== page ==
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June 26, 1997

TERRELL WALTERS and JOSEPH GANCI, and all others similarly situated, Plaintiffs,

The opinion of the court was delivered by: BUCKLO


 On August 28, 1995, I issued an opinion finding that inmates in segregation at three Illinois maximum security correctional centers, Menard, Joliet and Pontiac prisons, did not have reasonable access to court. I found that plaintiffs had failed to prove that inmates at Dixon Correctional Center did not have access to court. I deferred making findings regarding Stateville Correctional Center until after a supplemental hearing limited to specific issues. That supplemental hearing was held on November 9, 1995, and the parties thereafter submitted memoranda. The parties also submitted memoranda on the question of an appropriate remedy for the institutions as to which I had found violations existed.

 Meanwhile, on May 22, 1995, the United States Supreme Court had taken certiorari in Casey v. Lewis, 43 F.3d 1261 (9th Cir. 1994), a case that involved many of the same issues raised by the present case, and on which I had relied in reaching several conclusions. I decided that my decision on remedy and findings with respect to Stateville should wait for the Supreme Court's decision in Casey. In that decision, announced on June 24, 1996, Lewis v. Casey, 518 U.S. 343, 116 S. Ct. 2174, 135 L. Ed. 2d 606, the Supreme Court reversed the Ninth Circuit and substantially changed the law that had evolved in lower court decisions interpreting prior Supreme Court decisions on prisoner access to the courts. On June 27, 1966, I set a status hearing to discuss the effect of the Supreme Court's decision on the pending case. Following that hearing, concluding that the plaintiffs could not have expected at least that part of the decision that required the named plaintiffs to have proved individual prejudice at trial, *fn1" and in view of the amount of work and time that had gone into this case, I allowed the plaintiffs to reopen the testimony to attempt to meet the requirements of Lewis v. Casey.2 This opinion represents my supplemental findings and conclusions following that testimony and defendants' rebuttal.

 Although this opinion assumes the reader is familiar with my prior opinion, since the importance of the supplemental hearing and my findings with respect to it need to be placed in the context of the Supreme Court's decision in Lewis v. Casey, I will begin with a review of that decision. Interpreting the Supreme Court's decision in Bounds v. Smith, 430 U.S. 817, 828, 52 L. Ed. 2d 72, 97 S. Ct. 1491 (1977), in which the Court had held that "the fundamental constitutional right of access to the courts requires prison authorities to assist inmates in the preparation and filing of meaningful legal papers by providing prisoners with adequate law libraries or adequate assistance from persons trained in the law," the district court and Ninth Circuit had held that Arizona failed to provide inmates with adequate access to the courts because of various shortcomings. The district court entered a wide ranging remedial order which was affirmed by the Ninth Circuit. Lewis v. Casey, like the present case, was a class action brought on behalf of prisoners in various correctional institutions. In reversing the lower courts, the Supreme Court did not reject its earlier holdings that prisoners have a constitutional right of access to the courts (although it made clear that this right was limited to cases in which a prisoner desired to challenge his sentence or conditions of confinement), *fn3" but the majority imposed two significant procedural limitations in class actions. *fn4" First, the Court held that named plaintiffs in a class action must not only allege but prove that they suffered actual injury of the type for which they seek a remedy. This meant, according to the majority, that named plaintiffs must prove, for example, that they had lost a court case because they could not have known of some requirement due to deficiencies in the legal assistance with which they were provided, or that they could not file a complaint because of inadequacies in a library or legal assistance and therefore "suffered arguably actionable harm." 518 U.S. 343, 116 S. Ct. 2174 at 2180, 135 L. Ed. 2d 606. Second, the court held that system-wide relief could only be ordered for widespread violations of the specific type suffered by named plaintiffs. 116 S. Ct. at 2184.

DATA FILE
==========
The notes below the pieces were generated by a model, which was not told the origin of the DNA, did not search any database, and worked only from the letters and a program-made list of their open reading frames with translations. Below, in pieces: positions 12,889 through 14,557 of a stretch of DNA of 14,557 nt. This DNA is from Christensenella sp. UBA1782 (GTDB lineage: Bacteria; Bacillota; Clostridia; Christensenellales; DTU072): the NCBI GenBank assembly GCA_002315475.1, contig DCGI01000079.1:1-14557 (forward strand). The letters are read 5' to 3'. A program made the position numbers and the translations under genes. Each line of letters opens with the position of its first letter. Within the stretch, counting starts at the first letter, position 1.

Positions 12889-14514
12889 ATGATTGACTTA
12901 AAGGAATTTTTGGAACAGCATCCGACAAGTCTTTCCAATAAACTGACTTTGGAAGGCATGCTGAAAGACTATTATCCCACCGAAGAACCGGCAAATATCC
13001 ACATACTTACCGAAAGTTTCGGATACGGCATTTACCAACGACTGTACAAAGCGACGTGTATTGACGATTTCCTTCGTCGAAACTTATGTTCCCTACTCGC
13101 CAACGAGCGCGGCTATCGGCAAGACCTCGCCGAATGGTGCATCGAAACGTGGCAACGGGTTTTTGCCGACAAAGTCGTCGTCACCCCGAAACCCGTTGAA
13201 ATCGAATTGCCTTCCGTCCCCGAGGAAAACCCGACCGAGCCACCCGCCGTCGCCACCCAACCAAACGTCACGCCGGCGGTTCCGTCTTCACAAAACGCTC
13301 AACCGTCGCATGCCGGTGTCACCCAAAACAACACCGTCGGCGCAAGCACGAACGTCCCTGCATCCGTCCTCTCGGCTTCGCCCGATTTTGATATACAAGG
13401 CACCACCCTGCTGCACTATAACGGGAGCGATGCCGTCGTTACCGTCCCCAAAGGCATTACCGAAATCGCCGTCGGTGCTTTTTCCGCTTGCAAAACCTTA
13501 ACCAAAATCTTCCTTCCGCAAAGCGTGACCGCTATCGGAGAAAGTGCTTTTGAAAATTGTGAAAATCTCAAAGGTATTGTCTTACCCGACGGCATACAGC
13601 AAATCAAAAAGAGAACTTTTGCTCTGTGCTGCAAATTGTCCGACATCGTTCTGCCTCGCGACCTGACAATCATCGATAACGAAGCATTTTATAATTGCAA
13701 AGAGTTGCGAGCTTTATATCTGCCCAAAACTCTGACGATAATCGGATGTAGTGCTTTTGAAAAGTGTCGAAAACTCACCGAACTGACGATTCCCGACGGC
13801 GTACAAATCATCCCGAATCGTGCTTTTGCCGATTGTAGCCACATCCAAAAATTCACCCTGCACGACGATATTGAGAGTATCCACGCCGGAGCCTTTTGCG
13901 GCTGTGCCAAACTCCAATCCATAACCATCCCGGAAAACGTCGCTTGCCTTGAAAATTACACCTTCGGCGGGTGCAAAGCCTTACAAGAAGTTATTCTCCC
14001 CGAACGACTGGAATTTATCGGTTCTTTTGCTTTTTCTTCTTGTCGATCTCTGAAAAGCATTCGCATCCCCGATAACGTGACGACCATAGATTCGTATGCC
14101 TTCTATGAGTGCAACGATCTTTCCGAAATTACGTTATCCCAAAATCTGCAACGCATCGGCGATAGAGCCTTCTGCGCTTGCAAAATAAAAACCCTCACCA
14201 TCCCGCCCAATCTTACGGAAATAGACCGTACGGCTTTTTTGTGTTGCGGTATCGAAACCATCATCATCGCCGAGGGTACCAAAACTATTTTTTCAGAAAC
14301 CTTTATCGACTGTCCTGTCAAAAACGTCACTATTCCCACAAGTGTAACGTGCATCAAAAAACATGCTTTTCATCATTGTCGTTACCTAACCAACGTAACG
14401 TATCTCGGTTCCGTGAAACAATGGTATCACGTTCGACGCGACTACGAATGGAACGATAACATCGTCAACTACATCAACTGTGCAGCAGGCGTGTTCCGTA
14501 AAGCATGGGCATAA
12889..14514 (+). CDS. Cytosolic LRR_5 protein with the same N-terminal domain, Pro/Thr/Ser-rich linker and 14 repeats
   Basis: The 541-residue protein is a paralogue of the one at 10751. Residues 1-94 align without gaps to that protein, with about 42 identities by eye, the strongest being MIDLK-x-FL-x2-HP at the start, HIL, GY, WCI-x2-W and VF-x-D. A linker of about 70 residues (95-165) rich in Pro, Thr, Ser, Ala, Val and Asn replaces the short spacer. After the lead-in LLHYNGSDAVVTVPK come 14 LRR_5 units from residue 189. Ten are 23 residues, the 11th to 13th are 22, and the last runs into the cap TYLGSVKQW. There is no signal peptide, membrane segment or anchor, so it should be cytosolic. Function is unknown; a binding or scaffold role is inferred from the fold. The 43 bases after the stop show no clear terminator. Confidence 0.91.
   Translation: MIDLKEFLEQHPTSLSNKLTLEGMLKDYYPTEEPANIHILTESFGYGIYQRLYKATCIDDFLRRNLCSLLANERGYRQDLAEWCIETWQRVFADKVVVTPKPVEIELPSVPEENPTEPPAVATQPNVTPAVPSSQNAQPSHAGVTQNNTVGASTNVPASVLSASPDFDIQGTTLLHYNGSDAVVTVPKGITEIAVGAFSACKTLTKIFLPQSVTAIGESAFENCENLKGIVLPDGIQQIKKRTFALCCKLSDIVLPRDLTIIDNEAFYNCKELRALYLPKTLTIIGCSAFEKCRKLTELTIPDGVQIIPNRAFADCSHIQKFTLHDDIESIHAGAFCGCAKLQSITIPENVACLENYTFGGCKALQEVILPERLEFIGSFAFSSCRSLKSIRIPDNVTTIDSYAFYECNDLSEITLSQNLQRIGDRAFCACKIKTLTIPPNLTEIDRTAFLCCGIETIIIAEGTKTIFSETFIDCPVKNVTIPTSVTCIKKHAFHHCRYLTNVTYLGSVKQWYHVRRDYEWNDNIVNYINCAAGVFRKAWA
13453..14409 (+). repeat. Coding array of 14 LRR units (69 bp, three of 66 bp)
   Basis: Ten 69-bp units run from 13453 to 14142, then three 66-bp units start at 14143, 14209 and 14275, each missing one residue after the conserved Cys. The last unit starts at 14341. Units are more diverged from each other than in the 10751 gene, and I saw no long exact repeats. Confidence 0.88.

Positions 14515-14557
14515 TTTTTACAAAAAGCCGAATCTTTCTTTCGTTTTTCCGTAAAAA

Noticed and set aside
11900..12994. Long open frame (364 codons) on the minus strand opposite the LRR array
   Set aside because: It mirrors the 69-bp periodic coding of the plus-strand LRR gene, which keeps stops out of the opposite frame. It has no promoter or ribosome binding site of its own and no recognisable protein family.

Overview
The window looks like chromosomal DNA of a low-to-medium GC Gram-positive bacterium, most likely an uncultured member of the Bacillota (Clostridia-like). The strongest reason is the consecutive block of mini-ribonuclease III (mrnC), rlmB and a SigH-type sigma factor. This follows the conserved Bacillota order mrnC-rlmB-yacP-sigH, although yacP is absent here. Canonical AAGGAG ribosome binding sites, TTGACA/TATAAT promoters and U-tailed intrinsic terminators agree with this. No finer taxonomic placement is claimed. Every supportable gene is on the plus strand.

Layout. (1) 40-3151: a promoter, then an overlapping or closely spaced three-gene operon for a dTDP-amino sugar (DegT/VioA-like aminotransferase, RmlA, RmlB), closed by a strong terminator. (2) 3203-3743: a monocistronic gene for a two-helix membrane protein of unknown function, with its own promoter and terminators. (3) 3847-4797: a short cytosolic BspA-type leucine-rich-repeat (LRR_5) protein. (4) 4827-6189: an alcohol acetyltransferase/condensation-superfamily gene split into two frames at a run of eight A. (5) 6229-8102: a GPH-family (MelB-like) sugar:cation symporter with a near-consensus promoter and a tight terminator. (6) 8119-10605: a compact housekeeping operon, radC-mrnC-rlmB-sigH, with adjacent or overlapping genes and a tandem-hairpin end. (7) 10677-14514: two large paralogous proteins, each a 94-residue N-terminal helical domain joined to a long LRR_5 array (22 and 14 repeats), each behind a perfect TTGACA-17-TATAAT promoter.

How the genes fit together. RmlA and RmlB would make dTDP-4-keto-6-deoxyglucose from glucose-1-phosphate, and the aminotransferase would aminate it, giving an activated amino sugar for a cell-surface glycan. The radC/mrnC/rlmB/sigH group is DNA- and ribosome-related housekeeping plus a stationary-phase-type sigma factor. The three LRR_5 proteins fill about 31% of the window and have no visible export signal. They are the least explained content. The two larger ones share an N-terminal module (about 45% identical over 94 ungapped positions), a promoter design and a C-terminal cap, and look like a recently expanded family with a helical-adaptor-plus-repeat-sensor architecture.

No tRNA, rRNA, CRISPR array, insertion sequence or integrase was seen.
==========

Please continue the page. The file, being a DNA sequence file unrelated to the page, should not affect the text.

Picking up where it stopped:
A majority of the Supreme Court characterized the first requirement as jurisdictional, involving standing. While it is clear that a majority of the Court would not confer standing on the basis of a frivolous claim, see 116 S. Ct. at 2181 and n.3, the actual injury requirement appears to be satisfied by allegations and proof that a plaintiff wanted to present and was unable to present a claim having arguable merit. Id. In a class action, if one of the named plaintiffs satisfies this requirement at trial, standing as articulated by the majority is satisfied. A court can then lock at injuries suffered by other plaintiffs of the same type in determining the scope of appropriate relief. Id. at 2183.

 Conversely, unless a plaintiff presents some proof that his claim has merit, the requirement is not satisfied. Plaintiffs rely on cases such as Gentry v. Duckworth, 65 F.3d 555, 559 (7th Cir. 1995), decided prior to Lewis v. Casey, in which the Seventh Circuit held that at the pleading stage, only patently frivolous cases should be dismissed. The present decision follows trial. In that respect, while plaintiffs need not prove that they would have prevailed in their underlying claims, they must show they have arguable merit. Lewis v. Casey, 116 S. Ct. at 2181 n.3 ("Depriving someone of an arguable (though not yet established) claim inflicts actual injury because it deprives him of something of value -- arguable claims are settled, bought and sold. Depriving someone of a frivolous claim, on the other hand, deprives him of nothing at all, ..."). Accord, Pilgrim v. Littlefield, 92 F.3d 413, 416, 417 (6th Cir. 1996) (both majority and dissent agreeing that in a denial of access case following Lewis v. Casey, plaintiff must plead and prove prejudice as a result of the alleged violation).